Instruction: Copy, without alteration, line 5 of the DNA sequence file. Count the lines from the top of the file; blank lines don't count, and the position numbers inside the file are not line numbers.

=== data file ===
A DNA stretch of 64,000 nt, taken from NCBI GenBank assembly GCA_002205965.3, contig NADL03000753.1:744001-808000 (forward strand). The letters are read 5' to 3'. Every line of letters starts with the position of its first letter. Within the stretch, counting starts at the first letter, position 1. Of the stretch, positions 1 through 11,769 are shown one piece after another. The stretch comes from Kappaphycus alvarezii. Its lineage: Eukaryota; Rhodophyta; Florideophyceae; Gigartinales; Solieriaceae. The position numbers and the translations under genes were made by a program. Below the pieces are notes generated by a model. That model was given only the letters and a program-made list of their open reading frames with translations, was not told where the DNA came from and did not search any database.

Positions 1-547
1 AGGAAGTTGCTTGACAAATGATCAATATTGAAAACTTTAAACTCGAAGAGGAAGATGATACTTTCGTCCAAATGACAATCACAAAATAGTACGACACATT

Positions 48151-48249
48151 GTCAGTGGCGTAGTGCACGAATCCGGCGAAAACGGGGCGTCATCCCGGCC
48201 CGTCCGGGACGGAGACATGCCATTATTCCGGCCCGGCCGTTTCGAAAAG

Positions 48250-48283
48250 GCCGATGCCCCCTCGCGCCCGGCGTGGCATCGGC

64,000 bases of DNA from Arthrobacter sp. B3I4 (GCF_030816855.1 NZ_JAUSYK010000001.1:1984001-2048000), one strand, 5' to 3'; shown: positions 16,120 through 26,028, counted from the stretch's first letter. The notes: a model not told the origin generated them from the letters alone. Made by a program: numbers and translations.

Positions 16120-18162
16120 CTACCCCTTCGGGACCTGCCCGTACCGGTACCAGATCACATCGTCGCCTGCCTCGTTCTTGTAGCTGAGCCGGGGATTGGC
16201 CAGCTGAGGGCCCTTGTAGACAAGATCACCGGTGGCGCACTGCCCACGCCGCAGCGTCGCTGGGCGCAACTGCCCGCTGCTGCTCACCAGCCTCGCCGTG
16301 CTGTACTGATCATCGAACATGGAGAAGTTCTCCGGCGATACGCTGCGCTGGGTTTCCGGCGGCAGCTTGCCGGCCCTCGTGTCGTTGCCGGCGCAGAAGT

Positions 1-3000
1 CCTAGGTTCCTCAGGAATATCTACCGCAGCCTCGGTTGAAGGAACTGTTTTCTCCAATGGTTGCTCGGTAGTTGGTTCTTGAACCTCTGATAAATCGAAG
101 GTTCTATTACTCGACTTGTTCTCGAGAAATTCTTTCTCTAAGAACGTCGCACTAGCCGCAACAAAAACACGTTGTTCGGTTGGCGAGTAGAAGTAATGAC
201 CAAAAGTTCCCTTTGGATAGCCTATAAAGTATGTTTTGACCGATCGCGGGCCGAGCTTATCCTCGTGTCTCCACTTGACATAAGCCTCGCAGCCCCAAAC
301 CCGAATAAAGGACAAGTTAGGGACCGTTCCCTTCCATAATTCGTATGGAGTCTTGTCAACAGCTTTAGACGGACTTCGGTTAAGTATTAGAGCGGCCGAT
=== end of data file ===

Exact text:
48151 GTCAGTGGCGTAGTGCACGAATCCGGCGAAAACGGGGCGTCATCCCGGCC